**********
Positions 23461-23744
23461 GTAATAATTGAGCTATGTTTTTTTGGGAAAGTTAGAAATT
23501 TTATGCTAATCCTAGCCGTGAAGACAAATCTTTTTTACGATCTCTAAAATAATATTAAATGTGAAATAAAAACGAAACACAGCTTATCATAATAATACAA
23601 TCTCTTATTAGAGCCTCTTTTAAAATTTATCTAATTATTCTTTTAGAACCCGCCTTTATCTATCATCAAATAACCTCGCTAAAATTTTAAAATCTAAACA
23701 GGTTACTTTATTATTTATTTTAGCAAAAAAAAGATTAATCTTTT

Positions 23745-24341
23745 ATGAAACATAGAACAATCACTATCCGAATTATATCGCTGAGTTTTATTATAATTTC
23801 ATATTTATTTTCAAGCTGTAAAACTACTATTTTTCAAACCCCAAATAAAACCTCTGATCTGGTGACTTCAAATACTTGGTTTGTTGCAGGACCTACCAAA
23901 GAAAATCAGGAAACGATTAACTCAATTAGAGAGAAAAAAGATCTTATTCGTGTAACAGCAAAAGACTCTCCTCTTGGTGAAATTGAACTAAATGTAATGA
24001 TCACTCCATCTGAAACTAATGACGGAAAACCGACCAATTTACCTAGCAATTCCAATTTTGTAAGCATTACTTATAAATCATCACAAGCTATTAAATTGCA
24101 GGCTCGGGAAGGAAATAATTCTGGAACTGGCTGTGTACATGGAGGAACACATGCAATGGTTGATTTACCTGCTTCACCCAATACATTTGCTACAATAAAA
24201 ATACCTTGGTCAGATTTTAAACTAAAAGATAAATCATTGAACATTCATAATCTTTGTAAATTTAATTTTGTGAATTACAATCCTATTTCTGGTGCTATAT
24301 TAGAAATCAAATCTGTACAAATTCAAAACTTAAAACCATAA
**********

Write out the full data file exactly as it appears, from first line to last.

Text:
Positions 23461-23744
23461 GTAATAATTGAGCTATGTTTTTTTGGGAAAGTTAGAAATT
23501 TTATGCTAATCCTAGCCGTGAAGACAAATCTTTTTTACGATCTCTAAAATAATATTAAATGTGAAATAAAAACGAAACACAGCTTATCATAATAATACAA
23601 TCTCTTATTAGAGCCTCTTTTAAAATTTATCTAATTATTCTTTTAGAACCCGCCTTTATCTATCATCAAATAACCTCGCTAAAATTTTAAAATCTAAACA
23701 GGTTACTTTATTATTTATTTTAGCAAAAAAAAGATTAATCTTTT

Positions 23745-24341
23745 ATGAAACATAGAACAATCACTATCCGAATTATATCGCTGAGTTTTATTATAATTTC
23801 ATATTTATTTTCAAGCTGTAAAACTACTATTTTTCAAACCCCAAATAAAACCTCTGATCTGGTGACTTCAAATACTTGGTTTGTTGCAGGACCTACCAAA
23901 GAAAATCAGGAAACGATTAACTCAATTAGAGAGAAAAAAGATCTTATTCGTGTAACAGCAAAAGACTCTCCTCTTGGTGAAATTGAACTAAATGTAATGA
24001 TCACTCCATCTGAAACTAATGACGGAAAACCGACCAATTTACCTAGCAATTCCAATTTTGTAAGCATTACTTATAAATCATCACAAGCTATTAAATTGCA
24101 GGCTCGGGAAGGAAATAATTCTGGAACTGGCTGTGTACATGGAGGAACACATGCAATGGTTGATTTACCTGCTTCACCCAATACATTTGCTACAATAAAA
24201 ATACCTTGGTCAGATTTTAAACTAAAAGATAAATCATTGAACATTCATAATCTTTGTAAATTTAATTTTGTGAATTACAATCCTATTTCTGGTGCTATAT
24301 TAGAAATCAAATCTGTACAAATTCAAAACTTAAAACCATAA